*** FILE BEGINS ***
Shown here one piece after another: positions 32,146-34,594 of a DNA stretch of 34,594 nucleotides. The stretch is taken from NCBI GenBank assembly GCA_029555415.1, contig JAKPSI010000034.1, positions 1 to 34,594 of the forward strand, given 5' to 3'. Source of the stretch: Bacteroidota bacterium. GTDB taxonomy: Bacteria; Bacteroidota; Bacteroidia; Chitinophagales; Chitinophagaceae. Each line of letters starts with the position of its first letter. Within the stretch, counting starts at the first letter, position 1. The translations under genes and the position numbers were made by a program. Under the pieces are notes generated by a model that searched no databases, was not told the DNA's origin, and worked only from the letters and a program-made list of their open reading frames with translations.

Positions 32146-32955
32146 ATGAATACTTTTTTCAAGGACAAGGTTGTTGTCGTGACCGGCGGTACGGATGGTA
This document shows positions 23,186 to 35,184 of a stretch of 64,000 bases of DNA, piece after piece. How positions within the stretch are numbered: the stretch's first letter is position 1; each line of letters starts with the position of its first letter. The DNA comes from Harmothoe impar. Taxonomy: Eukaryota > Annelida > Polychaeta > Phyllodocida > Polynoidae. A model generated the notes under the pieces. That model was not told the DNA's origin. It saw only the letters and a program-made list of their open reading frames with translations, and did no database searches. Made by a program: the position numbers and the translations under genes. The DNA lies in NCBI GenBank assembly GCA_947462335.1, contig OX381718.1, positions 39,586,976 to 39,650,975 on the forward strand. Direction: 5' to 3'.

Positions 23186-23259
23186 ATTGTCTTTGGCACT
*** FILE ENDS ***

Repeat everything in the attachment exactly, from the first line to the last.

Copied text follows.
Shown here one piece after another: positions 32,146-34,594 of a DNA stretch of 34,594 nucleotides. The stretch is taken from NCBI GenBank assembly GCA_029555415.1, contig JAKPSI010000034.1, positions 1 to 34,594 of the forward strand, given 5' to 3'. Source of the stretch: Bacteroidota bacterium. GTDB taxonomy: Bacteria; Bacteroidota; Bacteroidia; Chitinophagales; Chitinophagaceae. Each line of letters starts with the position of its first letter. Within the stretch, counting starts at the first letter, position 1. The translations under genes and the position numbers were made by a program. Under the pieces are notes generated by a model that searched no databases, was not told the DNA's origin, and worked only from the letters and a program-made list of their open reading frames with translations.

Positions 32146-32955
32146 ATGAATACTTTTTTCAAGGACAAGGTTGTTGTCGTGACCGGCGGTACGGATGGTA
This document shows positions 23,186 to 35,184 of a stretch of 64,000 bases of DNA, piece after piece. How positions within the stretch are numbered: the stretch's first letter is position 1; each line of letters starts with the position of its first letter. The DNA comes from Harmothoe impar. Taxonomy: Eukaryota > Annelida > Polychaeta > Phyllodocida > Polynoidae. A model generated the notes under the pieces. That model was not told the DNA's origin. It saw only the letters and a program-made list of their open reading frames with translations, and did no database searches. Made by a program: the position numbers and the translations under genes. The DNA lies in NCBI GenBank assembly GCA_947462335.1, contig OX381718.1, positions 39,586,976 to 39,650,975 on the forward strand. Direction: 5' to 3'.

Positions 23186-23259
23186 ATTGTCTTTGGCACT